I was in junior high around the time that Master of Puppets was released followed by …And Justice For All. Maybe it’s nostalgia, but those two albums were not only the best Metallica albums, they were perhaps the greatest albums of the entire genre. Something happened though and I don’t mean grunge.
Metallica eventually succumbed to their own success and tried to crank out albums more accessible to wider audiences. This tension between music with something to say and music that appeals to the masses has been the bane of the industry since the invention of the radio.
If you don’t believe me, go ask 10 people what their favorite Metallica song is. You’re going to hear Enter Sandman unless you work at an auto shop or maybe guitar center in which case you’re probably not reading this article. You’re going to hear Enter Sandman because that song was engineered by producers and marketing types to be played on the same radio stations that host morning shows like Jeff and Jer, yet that song couldn’t be further from the band’s roots.
Likewise, if you ask 10 programmers if they use design patterns, you will undoubtedly hear a resounding yes citing the widely accessible singleton pattern. Why is this the case? It’s because the singleton most closely resembles something that looks familiar when writing procedural code and it’s the easiest pattern to insert into a pile of crap. The problem is that the singleton represents design patterns about as well as Enter Sandman captures the essence of why Metallica was a great band.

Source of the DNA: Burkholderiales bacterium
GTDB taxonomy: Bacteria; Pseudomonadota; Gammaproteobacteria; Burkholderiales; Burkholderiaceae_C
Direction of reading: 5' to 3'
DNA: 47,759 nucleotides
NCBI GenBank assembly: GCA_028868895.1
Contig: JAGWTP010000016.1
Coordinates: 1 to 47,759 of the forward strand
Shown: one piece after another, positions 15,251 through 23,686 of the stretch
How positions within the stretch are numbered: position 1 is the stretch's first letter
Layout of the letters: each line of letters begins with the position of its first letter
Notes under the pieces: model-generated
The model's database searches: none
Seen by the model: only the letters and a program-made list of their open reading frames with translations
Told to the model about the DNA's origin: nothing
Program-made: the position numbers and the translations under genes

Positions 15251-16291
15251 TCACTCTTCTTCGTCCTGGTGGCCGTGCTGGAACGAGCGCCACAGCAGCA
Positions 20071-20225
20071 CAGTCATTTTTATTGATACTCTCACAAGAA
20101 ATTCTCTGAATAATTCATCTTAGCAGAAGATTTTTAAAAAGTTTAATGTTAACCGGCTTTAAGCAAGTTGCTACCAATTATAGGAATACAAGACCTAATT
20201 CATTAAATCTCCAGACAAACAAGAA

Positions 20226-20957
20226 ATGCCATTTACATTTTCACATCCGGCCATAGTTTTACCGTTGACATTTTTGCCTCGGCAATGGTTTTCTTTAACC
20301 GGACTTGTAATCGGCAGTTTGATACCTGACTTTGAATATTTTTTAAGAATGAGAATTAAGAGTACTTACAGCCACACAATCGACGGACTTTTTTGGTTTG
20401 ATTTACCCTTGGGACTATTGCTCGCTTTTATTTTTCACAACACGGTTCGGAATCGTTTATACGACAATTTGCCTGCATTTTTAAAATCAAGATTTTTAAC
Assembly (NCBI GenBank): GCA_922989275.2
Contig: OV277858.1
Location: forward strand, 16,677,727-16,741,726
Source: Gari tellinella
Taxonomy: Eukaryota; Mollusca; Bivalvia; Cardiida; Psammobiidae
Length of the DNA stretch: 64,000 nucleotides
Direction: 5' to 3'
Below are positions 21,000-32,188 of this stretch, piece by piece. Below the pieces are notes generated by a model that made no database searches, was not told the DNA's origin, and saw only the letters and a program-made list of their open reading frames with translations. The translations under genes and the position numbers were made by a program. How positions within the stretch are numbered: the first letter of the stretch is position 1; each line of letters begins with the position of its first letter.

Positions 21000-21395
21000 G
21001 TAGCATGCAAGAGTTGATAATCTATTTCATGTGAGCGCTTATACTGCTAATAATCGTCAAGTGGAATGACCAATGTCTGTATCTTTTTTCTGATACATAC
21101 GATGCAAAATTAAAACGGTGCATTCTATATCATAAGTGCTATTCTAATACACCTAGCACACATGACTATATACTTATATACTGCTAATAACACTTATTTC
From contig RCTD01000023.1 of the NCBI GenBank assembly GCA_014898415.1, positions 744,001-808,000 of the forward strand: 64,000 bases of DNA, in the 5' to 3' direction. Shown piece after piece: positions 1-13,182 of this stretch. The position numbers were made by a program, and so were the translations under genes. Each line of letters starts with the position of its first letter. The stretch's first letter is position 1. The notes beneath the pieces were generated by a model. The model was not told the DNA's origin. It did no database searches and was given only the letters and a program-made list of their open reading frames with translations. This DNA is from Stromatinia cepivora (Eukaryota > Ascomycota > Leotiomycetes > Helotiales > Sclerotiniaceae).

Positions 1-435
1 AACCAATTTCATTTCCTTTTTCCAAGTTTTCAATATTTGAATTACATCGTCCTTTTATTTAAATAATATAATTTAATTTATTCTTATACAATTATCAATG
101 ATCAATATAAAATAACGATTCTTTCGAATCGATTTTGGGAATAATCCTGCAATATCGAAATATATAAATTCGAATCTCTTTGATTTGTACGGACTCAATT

Pattern catalogs should probably look more like this:
* Not a design pattern
Or at least come with a warning label.
Warning: The Singleton is actually a global variable. Use this pattern as a last resort and be sure to hide the fact you are using it from the rest of your application and your manager.
So how do you know if you’re using the Singleton correctly? I’ll give you a hint, if you have any knowledge of the fact that the object you’re using is a singleton, then you’re not using it correctly. Let’s say you’re writing some caching logic since it’s one of those places where singletons pop up.
Let’s start with a simple interface for finding a user object:
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You realize you keep doing the same lookup over and over and adding some caching would really perk up the application. Hooray, for the Singleton!
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Well this probably works great in a console application or Windows service, but what if your code is running in a web application, or as a WCF service. What if your Windows service is distributed across multiple machines? Should you care how your application is deployed in your
CachingUserRepository? No, you shouldn’t. That object has one responsibility, and it’s to manage collaboration with the cache. Let’s try this instead:
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Maybe your cache should live for the lifetime of a single web request, or maybe a web session, or possibly a distributed cache is right for your scenario. The good news is that caching is one of those solved problems, like data access, so you can just pick your favorite library and plug it in to your application with a simple adapter:
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Let’s say you still want to roll your own cache and you decide that singleton is right scope for you. That’s okay, just recognize that using a singleton is a configuration decision and should not leak out into your application. The only place that you should see that .Instance getter is where you bootstrap your application.